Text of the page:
Thursday, 5 June 2014
Google to Invest More Than $1 Billion in Wireless Internet
By now, you are probably aware that Google has no interest in just remaining the world's top search engine. It wants to be the world's largest and most comprehensive technology company with operations spanning multiple sectors. Therefore, it is no surprise that the company plans to invest more than US $1 billion in covering the entire globe with wireless Internet access capability.
One of Google's first forays into wireless Internet came by way of the 2010 funding of Greg Wyler's O3b Networks Ltd. Now Google and O3b are planning to fund a new company known as WorldVu Satellite Ltd, with the intention of purchasing and deploying 180 satellites capable of providing global wireless Internet access. The project has already deployed four satellites; four more are scheduled for launch next year. Google and O3b hope to have WorldVu Internet service ready to go by 2019.
The satellites take advantage of a lower orbit and the Ku-band spectrum now already used by telecom companies. Their biggest challenge is to find a way to make sure their broadcast signals do not interfere with others using the same spectrum from a higher orbit location.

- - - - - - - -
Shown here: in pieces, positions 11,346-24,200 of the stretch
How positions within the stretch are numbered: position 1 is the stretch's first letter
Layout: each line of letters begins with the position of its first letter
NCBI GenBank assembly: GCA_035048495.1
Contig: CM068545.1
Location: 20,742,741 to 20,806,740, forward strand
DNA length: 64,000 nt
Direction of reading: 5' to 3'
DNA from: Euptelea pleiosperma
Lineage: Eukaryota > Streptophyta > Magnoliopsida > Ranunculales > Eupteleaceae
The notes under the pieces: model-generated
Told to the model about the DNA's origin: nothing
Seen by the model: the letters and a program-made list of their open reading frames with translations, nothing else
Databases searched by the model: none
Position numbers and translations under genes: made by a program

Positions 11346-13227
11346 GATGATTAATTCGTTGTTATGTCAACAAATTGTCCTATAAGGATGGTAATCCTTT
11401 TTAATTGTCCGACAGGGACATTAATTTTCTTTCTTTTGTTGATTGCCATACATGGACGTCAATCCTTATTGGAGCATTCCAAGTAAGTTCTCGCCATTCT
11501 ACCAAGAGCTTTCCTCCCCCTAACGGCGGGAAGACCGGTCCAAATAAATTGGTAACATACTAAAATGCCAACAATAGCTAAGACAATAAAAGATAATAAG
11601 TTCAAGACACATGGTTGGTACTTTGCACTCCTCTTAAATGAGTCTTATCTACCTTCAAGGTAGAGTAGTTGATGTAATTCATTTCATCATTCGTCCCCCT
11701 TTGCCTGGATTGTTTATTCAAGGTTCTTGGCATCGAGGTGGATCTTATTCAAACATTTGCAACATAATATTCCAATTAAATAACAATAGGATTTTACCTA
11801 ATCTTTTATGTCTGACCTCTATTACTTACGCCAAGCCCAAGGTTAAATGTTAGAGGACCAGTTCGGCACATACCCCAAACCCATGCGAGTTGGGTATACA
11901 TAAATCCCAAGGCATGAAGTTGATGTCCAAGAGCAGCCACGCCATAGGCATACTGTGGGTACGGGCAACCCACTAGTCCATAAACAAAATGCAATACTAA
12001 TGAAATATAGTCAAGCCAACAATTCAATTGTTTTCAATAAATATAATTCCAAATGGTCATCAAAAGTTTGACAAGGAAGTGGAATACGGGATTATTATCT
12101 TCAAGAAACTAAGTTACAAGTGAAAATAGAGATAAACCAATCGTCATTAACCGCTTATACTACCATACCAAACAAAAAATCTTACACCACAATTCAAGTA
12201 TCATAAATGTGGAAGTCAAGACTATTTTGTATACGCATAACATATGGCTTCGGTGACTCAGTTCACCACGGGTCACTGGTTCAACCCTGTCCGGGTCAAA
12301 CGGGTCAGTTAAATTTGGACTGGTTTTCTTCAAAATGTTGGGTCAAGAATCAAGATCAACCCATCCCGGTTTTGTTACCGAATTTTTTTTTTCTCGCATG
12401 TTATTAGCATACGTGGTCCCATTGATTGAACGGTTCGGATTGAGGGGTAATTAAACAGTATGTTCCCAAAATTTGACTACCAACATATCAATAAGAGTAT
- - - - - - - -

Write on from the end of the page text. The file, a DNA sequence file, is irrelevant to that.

If that's not enough, Google is also working on two other projects. It recently purchased Titan Aerospace in order to get its hands on the company's advanced drone technology. A Titan Internet drone can stay aloft for up to five years using only solar power. The company hopes the Titan will be the first commercially manufactured drone to be used for wireless Internet.
Lastly, Google is also looking at the concept of using high-altitude balloons combined with technology from Titan Aerospace. The ambitious project has been dubbed 'Project Loon' by Google. It believes that the high-altitude balloons could be the future of inexpensive high-speed networking because the technology can be deployed very quickly and inexpensively as compared to satellites.
When you stop and think about what Google is trying to accomplish, it makes complete sense given the rate technology is advancing. Satellites, drones, and high-altitude balloons can deliver Internet access nearly anywhere in the world without the need for expensive infrastructure. For example, deploying balloons would allow remote areas of the African continent to have Internet access without the need for building an entire fibre-optic network.
As the world gets smaller, companies like Google are finding new ways to reach people who might otherwise be unreachable. The advancement of wireless technology is making it all possible. Perhaps we are only a few years away from being completely encircled by a vast net of satellites, solar powered drones and high-altitude balloons – all providing high-speed Internet access to anyone with a capable device.
Obviously, there is also the issue of making sure the people you are trying to reach have the devices to make use of the Internet, nevertheless we suspect Google will be working on that shortly as well. Between Google Chrome computers and Android handsets, we suspect Google already knows how it is going to connect everyone.